Submitted to: Journal of American Leather Chemists Association
Publication Type: Peer Reviewed Journal
Publication Acceptance Date: October 10, 2009
Publication Date: January 1, 2010
Citation: Liu, C., Liu, L.S., Latona, N.P., Ramos, M., Latona, R.J. 2010. The Use of Mixed Tocopherols to Improve UV and Heat Resistance of Leather. Journal of American Leather Chemists Association. 105(1):9-15. Interpretive Summary: Ultraviolet (UV) radiation and heat can have detrimental effects on the color and mechanical properties of leather. We have been working on the development of a finishing process using environmentally friendly antioxidants that improve the UV and heat resistance of leather. A natural antioxidant—mixed tocopherols were added to the coatings of leather that had been tanned with an organic tannage without using chromium salts. Mixed tocopherols are abundantly available in nature and are produced from a renewable source such as soybeans. Following exposure to artificial sunlight, the treated samples were evaluated for colorfastness to access the degree of UV- and heat resistance. Observation showed that treatment with mixed tocopherols resulted in significant improvement in mechanical strength and color fading resistance against UV radiation and heat. The results of this research could lead to an increase in demand for domestic production of high quality, durable leather, thereby contributing to the viability of the domestic tanning industry.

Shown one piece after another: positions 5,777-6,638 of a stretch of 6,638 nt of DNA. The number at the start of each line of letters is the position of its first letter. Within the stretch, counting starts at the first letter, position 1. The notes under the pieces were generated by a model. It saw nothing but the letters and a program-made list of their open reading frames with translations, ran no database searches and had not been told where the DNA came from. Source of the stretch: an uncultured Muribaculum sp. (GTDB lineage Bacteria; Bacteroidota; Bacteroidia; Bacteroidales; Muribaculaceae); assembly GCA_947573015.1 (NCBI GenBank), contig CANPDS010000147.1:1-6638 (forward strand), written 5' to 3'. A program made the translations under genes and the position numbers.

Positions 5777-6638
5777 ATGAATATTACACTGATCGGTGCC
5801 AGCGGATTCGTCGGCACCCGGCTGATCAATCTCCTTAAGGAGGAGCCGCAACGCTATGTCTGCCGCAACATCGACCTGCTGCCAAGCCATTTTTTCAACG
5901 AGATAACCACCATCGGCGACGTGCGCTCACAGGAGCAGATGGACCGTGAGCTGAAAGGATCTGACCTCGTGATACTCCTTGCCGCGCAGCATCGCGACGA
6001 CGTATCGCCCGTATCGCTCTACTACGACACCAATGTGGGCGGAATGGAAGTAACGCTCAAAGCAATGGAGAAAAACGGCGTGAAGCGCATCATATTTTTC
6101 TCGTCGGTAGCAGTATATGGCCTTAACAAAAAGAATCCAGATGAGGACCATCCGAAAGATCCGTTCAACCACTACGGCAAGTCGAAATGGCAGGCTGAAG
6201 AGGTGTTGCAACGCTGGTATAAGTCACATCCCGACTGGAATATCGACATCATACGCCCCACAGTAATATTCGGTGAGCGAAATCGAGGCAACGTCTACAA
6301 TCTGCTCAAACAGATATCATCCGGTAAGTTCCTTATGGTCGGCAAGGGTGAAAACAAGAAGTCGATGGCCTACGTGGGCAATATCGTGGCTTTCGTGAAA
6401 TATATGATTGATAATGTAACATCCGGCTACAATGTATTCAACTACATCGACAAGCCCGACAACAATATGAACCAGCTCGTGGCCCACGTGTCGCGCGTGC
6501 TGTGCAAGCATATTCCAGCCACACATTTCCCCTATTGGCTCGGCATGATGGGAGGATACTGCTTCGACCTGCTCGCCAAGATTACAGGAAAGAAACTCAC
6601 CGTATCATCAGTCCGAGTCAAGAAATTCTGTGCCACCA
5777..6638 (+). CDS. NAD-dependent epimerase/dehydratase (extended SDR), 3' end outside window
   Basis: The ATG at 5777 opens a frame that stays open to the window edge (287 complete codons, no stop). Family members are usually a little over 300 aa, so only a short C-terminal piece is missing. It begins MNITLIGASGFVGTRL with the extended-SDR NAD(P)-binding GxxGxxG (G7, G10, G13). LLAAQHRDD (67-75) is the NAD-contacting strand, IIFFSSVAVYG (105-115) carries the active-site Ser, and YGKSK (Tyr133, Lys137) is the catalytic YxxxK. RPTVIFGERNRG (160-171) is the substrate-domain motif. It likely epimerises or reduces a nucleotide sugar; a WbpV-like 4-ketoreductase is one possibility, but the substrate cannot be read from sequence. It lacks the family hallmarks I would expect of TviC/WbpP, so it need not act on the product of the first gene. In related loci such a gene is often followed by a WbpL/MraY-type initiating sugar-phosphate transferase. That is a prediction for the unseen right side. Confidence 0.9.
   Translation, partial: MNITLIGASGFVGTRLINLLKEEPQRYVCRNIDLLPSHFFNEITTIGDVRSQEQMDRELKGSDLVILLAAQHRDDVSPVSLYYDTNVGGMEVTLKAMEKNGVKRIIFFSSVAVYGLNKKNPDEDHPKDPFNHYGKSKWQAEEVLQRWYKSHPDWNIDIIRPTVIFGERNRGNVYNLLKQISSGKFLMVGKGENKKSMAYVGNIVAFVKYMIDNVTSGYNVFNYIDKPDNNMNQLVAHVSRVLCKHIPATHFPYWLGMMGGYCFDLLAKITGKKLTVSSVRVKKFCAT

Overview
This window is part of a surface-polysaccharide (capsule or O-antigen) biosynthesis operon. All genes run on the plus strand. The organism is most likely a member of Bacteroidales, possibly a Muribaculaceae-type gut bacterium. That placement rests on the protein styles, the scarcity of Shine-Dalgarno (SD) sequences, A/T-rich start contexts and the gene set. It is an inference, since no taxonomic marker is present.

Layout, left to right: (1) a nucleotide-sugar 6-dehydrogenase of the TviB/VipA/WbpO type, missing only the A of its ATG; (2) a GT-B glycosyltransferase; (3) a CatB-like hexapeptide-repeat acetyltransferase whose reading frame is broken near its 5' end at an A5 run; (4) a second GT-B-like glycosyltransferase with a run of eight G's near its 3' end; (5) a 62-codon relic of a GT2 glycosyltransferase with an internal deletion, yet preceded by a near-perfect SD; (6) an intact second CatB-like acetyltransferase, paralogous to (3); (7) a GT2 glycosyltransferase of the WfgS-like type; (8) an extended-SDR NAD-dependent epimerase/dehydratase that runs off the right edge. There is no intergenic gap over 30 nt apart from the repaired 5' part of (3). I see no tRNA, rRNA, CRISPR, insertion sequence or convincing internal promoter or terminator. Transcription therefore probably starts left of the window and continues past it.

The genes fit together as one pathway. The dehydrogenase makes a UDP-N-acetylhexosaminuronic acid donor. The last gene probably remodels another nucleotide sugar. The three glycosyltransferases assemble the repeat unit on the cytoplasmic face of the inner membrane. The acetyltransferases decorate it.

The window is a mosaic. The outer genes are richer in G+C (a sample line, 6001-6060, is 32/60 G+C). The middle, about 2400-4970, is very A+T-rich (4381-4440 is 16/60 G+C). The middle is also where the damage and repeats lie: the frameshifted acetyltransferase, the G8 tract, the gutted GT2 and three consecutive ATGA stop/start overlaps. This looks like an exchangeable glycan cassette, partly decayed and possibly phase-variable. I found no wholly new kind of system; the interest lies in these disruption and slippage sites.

Technical Abstract: Most leather products are constantly exposed to outdoor environments, therefore UV and heat resistance are very important qualities, particularly for non-chrome-tanned (chrome-free) leather. In recent years, we have addressed this problem and focused on an environmentally friendly finishing process that will improve the UV and heat resistance of leather. Tocopherols are well-known antioxidants commonly used in the cosmetic and food industries. Tocopherols have been reported as potent free radical scavengers and highly protective agents for collagen fibers against UV and heat damage. Our previous research on alpha-tocopherol showed that it significantly improved UV and heat resistance of leather. Mixed tocopherols, on the other hand, are more abundant and are produced from a renewable source such as soybeans. We have investigated its potential to be applied to leather for improving UV and heat resistance. Experiments were conducted by adding 5 to 12% mixed tocopherols to the grain layer finishes of chrome-free leather. The treated samples were tested in a weatherometer, where they were exposed to artificial sunlight at a high temperature. Colorfastness and mechanical properties tests showed that mixed tocopherols significantly improved UV and heat resistance of leather.